With all that in mind, the enormous health care provider system Kaiser Permanente last year launched an ambitious competition for architects to design a small 100-bed hospital of the future. While a possible site would be in the high desert California community of Lancaster, the contest was really looking for a prototype that could be adapted in many settings, rural, suburban and city. After all, Kaiser Permanente already serves 8.7 million members in nine states and the District of Columbia and is growing.

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A Human Touch in an Age of High Technology: The Nils Bohr Science Park in Copenhagen


A Human Touch in an Age of High Technology:

The Nils Bohr Science Park in Copenhagen


by Stanley Collyer

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Winning entry by Rambøll

How to express an idealistic learning environment in terms of bricks and mortar is hardly new. Frank Gehry’s Stata Center at M.I.T. in Cambridge, Massachusetts is a recent example of the effort to encourage creative thinking by design at the post-graduate level. The University of Copenhagen in Denmark has taken up this idea by challenging a select group of architects to design the new Nils Bohr Science Park. They envision a ‘limitless community’ of academics and students, with lots of cross-pollination between disciplines.

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Performance Takes Top Priority: Cultural Center Guy-Gagnon in Verdun, Quebec

Performance Takes Top Priority:

Cultural Center Guy-Gagnon in Verdun, Quebec

by Stanley Collyer

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Winning entry by Les Architectes FABG

Les Architectes FABG won the competition for a new cultural venue, including a professional theater on the St. Lawrence River in the Verdun Borough of Quebec Province. The project also provides for redevelopment and expansion of Verdun's resident school for circus performance (École de cirque de Verdun).

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Re-Shape History: The Atlanta History Center Competition

Re-Shape History:

The Atlanta History Center Competition

by Stanley Collyer
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Winning entry by  Pfeiffer Partners Architects, Final Stage Submission

As part of a $27.4M capital campaign to update its building and exhibition areas, the Atlanta History Center settled on a design competition as a model to seek innovative ideas, not only for a redo of its circulation problems, but also to deal with an arrival issue—an outdated entrance and foyer.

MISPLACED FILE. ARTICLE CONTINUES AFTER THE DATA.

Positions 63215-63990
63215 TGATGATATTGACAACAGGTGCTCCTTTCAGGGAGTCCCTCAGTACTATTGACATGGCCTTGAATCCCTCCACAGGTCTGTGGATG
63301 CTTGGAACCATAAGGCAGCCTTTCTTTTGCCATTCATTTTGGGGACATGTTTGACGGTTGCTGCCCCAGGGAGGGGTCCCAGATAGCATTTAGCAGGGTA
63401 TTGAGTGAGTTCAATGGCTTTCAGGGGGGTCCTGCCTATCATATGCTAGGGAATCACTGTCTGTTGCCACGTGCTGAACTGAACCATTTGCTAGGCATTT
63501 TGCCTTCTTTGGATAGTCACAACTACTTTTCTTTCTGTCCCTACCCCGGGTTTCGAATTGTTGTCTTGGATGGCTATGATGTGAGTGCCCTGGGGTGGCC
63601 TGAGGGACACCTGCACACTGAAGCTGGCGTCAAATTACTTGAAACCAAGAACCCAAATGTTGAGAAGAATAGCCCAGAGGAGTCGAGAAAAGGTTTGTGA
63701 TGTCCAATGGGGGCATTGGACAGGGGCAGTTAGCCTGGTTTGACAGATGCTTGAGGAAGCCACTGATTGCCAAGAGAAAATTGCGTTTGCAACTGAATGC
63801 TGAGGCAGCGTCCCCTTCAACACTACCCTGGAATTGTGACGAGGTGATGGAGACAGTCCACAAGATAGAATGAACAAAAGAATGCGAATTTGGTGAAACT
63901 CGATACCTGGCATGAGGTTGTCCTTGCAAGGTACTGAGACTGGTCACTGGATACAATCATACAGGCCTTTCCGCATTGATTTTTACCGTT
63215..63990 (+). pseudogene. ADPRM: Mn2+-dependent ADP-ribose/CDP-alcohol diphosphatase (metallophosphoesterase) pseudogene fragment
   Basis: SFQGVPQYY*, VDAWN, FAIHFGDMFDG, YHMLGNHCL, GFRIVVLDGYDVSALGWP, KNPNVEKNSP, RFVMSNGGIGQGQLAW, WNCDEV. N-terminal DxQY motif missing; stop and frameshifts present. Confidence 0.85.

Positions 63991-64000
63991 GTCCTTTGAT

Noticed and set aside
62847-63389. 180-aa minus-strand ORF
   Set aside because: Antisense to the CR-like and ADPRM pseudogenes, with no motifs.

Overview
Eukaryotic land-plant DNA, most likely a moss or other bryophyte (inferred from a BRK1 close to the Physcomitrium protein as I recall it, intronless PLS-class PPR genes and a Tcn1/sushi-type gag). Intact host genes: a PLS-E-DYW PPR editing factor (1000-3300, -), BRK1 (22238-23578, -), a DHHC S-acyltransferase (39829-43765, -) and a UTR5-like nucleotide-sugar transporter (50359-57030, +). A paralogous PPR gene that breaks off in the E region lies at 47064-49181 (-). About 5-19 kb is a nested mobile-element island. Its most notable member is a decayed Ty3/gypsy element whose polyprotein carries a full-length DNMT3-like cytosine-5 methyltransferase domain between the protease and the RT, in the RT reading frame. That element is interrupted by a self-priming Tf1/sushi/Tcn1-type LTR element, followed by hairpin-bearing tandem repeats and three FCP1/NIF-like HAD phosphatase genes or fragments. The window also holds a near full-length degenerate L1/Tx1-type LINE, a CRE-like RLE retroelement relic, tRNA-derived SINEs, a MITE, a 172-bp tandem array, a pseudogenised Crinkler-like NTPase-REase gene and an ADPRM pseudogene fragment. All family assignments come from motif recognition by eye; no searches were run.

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A Dramatic Curtain: The Taiwan Tower International Competition

A Dramatic Curtain:

The Taiwan Tower International Competition

by Stanley Collyer

 

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Winning entry by Sou Fujimoto Architects

The sponsors of the Taiwan Tower Competition have managed to come up with a departure from a generic solution to an observation tower. Instead of settling on the ubiquitous column with a sphere on top, they picked a green solution by the Japanese architect, Sou Fujimoto, which simultaneously conveys the appearance of a giant theater curtain, ready to reveal the unfolding of an interesting drama. Instead of illustrating the bare bones of a support system, the structure is shrouded in mystery, and, aside from its character as a model of sustainability, it should draw crowds of curiosity seekers for decades to come.

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Bringing Life to the Center: The Aberdeen City Garden Competition

Bringing Life to the Center:

The Aberdeen City Garden Competition

by Stanley Collyer

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Winning entry by Diller Scofidio + Renfro

Aberdeen, Scotland has long been the beneficiary of the oil bonanza off its coast in the North Sea. But faced with declining oil revenues from this source, the community now finds itself at a crossroads: how do you reinvent yourself while a once dependable revenue stream is slowly disappearing? Urban issues logically came to the forefront, and the discussion concentrated on Aberdeen City Gardens, an underused park smack in the middle of the city. If this relatively dormant piece of real estate could be turned into a people place for the community and beyond, it might not only help to rejuvenate the city’s urban core, but provide it with an asset having a symbolic value well beyond that of a common green space.